Famous image of African American flood victims lined up to get food and clothing at Red Cross relief station in front of billboard ironically extolling “World's highest standard of living. There's no way like the American way”. Original title of the picture: “The Louisville Flood”.

Famous image of African American flood victims lined up to get food and clothing at Red Cross relief station in front of billboard ironically extolling “World’s highest standard of living. There’s no way like the American way”. Original title of the picture: “The Louisville Flood”.

In early January 1937, the swollen banks of the Ohio River flooded more than seventy percent of Louisville, Kentucky, and its surrounding areas. With one hour’s notice, photojournalist Margaret Bourke-White caught the next plane to Louisville. She photographed the city from makeshift rafts, recording one of the largest natural disasters in American history which claimed close to 400 lives and left roughly one million people homeless across five states in the winter of that terrible year.

One of the most famous pictures she took shows African-American men, women and children lined up outside a flood relief agency. In striking contrast to their grim faces, the billboard for the National Association of Manufacturers above them depicts a smiling white family of four (and their dog) riding in a car under a banner with the ultimately ironic slogan “World’s Highest Standard of Living. There’s no way like the American Way”. Although, the country was dealing with a depression and local lives are even further complicated by being displaced from their homes, the individuals photographed are dressed pretty well. Women have beautiful long pea coats, clean hats; heels and two women are even shown wearing hosiery in great condition. The men are depicted wearing nice long coats, non-wrinkled pants and all of which are wearing hats.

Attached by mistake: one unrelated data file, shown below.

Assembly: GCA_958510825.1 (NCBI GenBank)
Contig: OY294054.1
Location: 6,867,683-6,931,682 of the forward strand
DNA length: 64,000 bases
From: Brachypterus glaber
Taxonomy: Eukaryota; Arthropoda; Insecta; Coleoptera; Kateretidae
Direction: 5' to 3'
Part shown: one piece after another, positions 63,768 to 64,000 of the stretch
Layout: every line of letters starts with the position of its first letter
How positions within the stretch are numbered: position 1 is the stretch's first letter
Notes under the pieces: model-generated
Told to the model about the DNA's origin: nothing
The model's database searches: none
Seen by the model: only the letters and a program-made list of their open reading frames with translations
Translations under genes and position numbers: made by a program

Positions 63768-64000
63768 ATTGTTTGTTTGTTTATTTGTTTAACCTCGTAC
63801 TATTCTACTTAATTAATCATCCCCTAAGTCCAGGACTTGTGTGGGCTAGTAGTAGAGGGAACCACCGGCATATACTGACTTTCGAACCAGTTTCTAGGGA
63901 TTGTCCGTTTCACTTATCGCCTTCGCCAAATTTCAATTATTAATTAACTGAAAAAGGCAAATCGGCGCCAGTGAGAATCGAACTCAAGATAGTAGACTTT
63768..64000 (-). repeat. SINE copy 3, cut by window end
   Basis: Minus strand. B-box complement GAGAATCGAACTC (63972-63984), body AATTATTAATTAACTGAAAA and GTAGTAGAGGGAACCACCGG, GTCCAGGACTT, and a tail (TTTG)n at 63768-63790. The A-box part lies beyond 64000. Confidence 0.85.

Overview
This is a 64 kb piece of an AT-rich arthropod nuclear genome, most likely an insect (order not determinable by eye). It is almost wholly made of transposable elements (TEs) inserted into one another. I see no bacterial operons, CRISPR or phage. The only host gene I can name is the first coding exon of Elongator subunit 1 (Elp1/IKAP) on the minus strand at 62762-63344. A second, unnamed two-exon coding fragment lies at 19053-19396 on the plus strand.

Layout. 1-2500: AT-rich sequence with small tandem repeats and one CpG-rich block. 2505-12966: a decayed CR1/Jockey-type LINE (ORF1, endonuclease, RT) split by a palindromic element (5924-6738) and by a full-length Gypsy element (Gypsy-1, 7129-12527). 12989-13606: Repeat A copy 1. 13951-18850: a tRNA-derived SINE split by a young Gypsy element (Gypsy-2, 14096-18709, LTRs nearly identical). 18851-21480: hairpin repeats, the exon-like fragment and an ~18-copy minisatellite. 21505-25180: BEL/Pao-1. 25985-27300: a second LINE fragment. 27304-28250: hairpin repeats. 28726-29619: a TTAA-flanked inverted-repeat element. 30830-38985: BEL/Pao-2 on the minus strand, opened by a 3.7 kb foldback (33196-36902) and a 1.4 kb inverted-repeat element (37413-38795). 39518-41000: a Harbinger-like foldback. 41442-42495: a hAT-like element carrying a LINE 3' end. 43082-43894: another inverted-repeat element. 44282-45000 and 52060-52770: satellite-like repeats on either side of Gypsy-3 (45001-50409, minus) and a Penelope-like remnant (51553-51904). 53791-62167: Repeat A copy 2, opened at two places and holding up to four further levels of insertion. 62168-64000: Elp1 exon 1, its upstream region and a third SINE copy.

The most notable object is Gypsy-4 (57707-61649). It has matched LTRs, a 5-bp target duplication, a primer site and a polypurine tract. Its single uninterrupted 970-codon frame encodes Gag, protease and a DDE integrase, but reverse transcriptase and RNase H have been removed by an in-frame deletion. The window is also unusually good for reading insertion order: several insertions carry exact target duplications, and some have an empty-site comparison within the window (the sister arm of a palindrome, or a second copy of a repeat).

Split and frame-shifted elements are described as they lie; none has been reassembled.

The billboard is an archetype that carries some notable social and political implications. The father-mother-son-daughter (and even pet terrier) unit embodied the American nuclear family, as outlined by countless hegemonic institutions, including magazine publications and advertising agencies. Produced by The National Association of Manufacturers, thousands of billboard scenes, like the one above, aimed at spreading hope across the United States by advocating the American Dream. Bourke-White’s The Louisville Flood remains an iconic image of the Great Depression, embodying an era that began with the stock market crash in 1929 and ended with the onslaughts of World War II in 1941.

(Photo credit: Margaret Bourke-White).